The story that Mohsin Hamid tells is a very relevant one in today’s politically broken, war-plagued world. Since we live such privileged lives, satisfied with all of our needs, we often forget about the Saeed and Nadia’s’ of the world. When we are preoccupied with the comforts of first-world life, a world other than our own seems too far away. We cannot fathom what refugees from war-torn countries must deal with. Their lives are based around survival. Their everyday worries are ones we have seldom had to deal with.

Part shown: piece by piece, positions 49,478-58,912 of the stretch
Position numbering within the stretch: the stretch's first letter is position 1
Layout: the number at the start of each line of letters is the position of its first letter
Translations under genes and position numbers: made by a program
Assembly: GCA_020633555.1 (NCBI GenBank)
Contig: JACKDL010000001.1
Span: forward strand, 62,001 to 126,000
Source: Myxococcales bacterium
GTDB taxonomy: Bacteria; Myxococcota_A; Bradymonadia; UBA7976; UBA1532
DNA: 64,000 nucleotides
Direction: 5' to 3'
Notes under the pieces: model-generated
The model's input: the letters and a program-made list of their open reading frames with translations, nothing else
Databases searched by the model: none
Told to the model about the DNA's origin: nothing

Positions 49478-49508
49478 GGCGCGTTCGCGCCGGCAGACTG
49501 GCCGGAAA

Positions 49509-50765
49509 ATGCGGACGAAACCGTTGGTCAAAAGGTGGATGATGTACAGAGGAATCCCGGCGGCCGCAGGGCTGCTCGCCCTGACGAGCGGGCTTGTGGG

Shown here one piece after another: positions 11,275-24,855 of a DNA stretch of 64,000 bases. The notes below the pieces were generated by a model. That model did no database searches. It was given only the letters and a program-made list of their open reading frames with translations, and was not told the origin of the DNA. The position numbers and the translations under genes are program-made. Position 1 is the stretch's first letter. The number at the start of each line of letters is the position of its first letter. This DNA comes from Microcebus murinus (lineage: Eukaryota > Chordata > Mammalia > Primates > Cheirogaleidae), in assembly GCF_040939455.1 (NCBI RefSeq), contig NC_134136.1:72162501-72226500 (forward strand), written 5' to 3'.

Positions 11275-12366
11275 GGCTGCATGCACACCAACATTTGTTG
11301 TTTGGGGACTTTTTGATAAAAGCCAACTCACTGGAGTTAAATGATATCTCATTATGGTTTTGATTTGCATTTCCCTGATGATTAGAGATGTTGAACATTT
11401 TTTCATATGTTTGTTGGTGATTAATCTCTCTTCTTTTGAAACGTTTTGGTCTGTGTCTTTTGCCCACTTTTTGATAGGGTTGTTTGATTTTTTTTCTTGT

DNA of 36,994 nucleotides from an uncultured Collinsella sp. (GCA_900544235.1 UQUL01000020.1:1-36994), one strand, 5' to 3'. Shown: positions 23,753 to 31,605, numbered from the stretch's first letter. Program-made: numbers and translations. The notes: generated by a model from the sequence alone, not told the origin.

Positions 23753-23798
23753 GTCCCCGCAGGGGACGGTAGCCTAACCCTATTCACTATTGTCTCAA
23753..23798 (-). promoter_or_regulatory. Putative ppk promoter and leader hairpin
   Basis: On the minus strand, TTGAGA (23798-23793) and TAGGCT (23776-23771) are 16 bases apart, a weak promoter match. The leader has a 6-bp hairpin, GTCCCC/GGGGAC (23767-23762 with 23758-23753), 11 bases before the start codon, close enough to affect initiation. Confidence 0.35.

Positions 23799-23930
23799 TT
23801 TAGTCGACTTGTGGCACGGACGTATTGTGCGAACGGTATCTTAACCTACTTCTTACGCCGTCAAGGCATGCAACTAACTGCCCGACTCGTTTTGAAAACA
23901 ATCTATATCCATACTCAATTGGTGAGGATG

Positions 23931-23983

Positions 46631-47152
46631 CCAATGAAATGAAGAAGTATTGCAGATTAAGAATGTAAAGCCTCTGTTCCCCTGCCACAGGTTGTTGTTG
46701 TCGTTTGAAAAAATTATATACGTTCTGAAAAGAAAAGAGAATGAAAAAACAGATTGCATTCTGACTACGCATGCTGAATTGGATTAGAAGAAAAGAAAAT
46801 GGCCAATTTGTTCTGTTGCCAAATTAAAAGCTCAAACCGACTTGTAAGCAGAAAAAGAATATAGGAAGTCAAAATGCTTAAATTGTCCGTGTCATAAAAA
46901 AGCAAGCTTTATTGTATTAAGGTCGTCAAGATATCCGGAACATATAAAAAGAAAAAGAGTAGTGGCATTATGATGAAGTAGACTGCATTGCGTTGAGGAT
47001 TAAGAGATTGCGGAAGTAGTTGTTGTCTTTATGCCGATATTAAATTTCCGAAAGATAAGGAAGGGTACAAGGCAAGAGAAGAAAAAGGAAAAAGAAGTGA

One of the most impactful lines in the story happens to be at the very beginning—”for one moment we are pottering about our errands as usual and the next we are dying, and our eternally impending ending does not put a stop to our transient beginnings an middles until the instant when it does” (Hamid, 4). As someone born and raised in the United States, I have never thought of life in this way. Instead, I saw life and the act of living as a stable state of being. But to someone like Saeed or Nadia, life is much more insecure. For even though we both exist at the same time and the same plane, one explosion could mean the end for a life just as valuable and just as real as my own.